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How well does "Too good to be true" advertising work?

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Thread replies: 14
Thread images: 2

I'm not talking about false advertising.

I'm talking about extreme, EXTREME emotional gathering...

Did I just figure out the secret to advertising while I was meditating earlier?

I'm just ranting, because I'm about to launch my business and I'm thinking of supercharging my ads with some 'too good to be true' bullshit, but not false advertising of course.

Anyone here ever experiment with "regular" ads and "too good to be true" ads?

An easy example: Look at the ads on 4chan. Obviously the bait is working since people click. The only difference is, mine wouldn't be bait and click schemes, or bait and buy, it's a legitimate business, just with super emotionally charged, or dream come true ads

Just ranting
>>
there's the entire science of sales psychology behind the correct answer to your question. A good primer to read would be Cashvertising.

The better answer is that you have to learn to split test your ads and let data tell you which is better, because different audiences respond differently to ads.
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>>1777797
Check out

"Cashvertising"

I haven't read it in a while but I think it said there are a few different insecurities you need to target.
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>>1777797
Imagine a person who makes split second decisions with no common sense whatsoever. Thats the targe audience for this kind of shit.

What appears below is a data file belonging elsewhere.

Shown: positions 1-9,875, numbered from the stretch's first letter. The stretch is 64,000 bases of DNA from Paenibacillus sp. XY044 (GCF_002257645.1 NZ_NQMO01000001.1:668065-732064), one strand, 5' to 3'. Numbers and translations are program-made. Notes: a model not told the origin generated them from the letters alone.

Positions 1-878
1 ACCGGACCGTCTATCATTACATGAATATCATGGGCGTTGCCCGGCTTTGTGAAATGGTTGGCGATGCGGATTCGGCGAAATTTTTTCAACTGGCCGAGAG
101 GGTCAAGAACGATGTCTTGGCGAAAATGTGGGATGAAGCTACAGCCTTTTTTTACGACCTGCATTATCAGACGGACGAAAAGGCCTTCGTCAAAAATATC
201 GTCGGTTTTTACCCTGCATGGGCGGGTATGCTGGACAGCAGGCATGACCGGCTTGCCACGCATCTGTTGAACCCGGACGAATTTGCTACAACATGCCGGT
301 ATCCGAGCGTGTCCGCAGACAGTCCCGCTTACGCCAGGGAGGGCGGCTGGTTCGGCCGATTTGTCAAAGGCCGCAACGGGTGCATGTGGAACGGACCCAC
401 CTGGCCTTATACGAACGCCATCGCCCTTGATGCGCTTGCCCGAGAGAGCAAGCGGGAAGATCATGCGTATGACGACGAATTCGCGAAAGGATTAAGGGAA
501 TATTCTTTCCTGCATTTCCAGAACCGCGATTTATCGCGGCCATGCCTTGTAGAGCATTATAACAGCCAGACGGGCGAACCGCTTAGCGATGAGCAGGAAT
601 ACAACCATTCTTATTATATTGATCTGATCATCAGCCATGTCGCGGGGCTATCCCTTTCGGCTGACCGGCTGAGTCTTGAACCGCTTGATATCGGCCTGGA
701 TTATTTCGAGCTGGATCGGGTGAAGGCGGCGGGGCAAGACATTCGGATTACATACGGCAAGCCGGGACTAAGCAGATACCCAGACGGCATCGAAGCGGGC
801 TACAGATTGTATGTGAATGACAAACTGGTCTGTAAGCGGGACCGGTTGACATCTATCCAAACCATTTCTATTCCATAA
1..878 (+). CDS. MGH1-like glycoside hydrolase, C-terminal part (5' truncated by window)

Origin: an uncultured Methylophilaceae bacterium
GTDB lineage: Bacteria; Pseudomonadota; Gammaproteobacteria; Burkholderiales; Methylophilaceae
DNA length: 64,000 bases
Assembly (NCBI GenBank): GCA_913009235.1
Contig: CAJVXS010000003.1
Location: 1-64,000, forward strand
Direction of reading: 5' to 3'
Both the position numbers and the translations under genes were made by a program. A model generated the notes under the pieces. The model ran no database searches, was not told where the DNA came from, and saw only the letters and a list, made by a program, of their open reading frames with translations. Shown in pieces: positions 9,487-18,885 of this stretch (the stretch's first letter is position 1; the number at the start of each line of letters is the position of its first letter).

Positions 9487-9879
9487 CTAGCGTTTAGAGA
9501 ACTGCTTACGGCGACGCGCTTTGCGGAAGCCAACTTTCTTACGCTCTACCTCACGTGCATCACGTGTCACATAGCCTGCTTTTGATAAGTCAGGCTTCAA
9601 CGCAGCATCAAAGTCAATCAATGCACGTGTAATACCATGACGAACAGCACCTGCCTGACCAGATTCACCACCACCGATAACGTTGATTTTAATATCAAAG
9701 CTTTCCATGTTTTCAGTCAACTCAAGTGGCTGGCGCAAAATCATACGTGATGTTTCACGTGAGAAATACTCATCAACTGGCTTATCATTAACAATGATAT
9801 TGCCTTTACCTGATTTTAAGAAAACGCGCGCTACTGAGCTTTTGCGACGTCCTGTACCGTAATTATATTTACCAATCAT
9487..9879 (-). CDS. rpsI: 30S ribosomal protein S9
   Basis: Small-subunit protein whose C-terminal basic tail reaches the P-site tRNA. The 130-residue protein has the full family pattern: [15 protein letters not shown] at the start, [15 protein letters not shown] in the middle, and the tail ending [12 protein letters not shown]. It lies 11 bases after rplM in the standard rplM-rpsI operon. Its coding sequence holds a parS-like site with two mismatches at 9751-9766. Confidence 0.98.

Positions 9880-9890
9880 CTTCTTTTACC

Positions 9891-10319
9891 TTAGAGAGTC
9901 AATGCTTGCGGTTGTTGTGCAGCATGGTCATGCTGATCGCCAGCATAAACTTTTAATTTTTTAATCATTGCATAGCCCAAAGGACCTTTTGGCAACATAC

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a few other things:

clueless consumers, who live and die by platitudes, only keep in mind one thing when it comes to tricky advertising: "if it's too good to be true, it is." This is even the summary of what the FTC tells the public since it's the easiest strategy to employ when you know people aren't going to bother to do any kind of research at all. So you have to overcome that precaution in their minds, with credibility indicators like badges and "as seen on..." logos, stats and charts, testimonials, photoshopped before/after pics, whatever. Differs for your audience.

The reason you don't see more too-good-to-be-true advertising and instead see retarded shitty billboards that are trying to be witty or playing it very safe is because the brand is at risk when people find out. So Taco Bell can't run an ad with some pics showing how people like 50lbs eating Taco Bell because everyone would distrust them, but a fly-by-night weight loss supplement LLC that's just going to smash and grab can.
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>>1777831
Pretty much this. Behavioral economics has studied the psychology of scams pretty extensively. Scammers actually have more success being obvious scams because if they sound or look semi-convincing from the start, non-idiots will catch on pretty quickly to the ruse (and are more likely to have the resources to launch a lawsuit). If it's something so retarded no clear headed individual could possibly believe it to be true, the scammer can focus entirely on morons, who are much better targets.
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>>1777840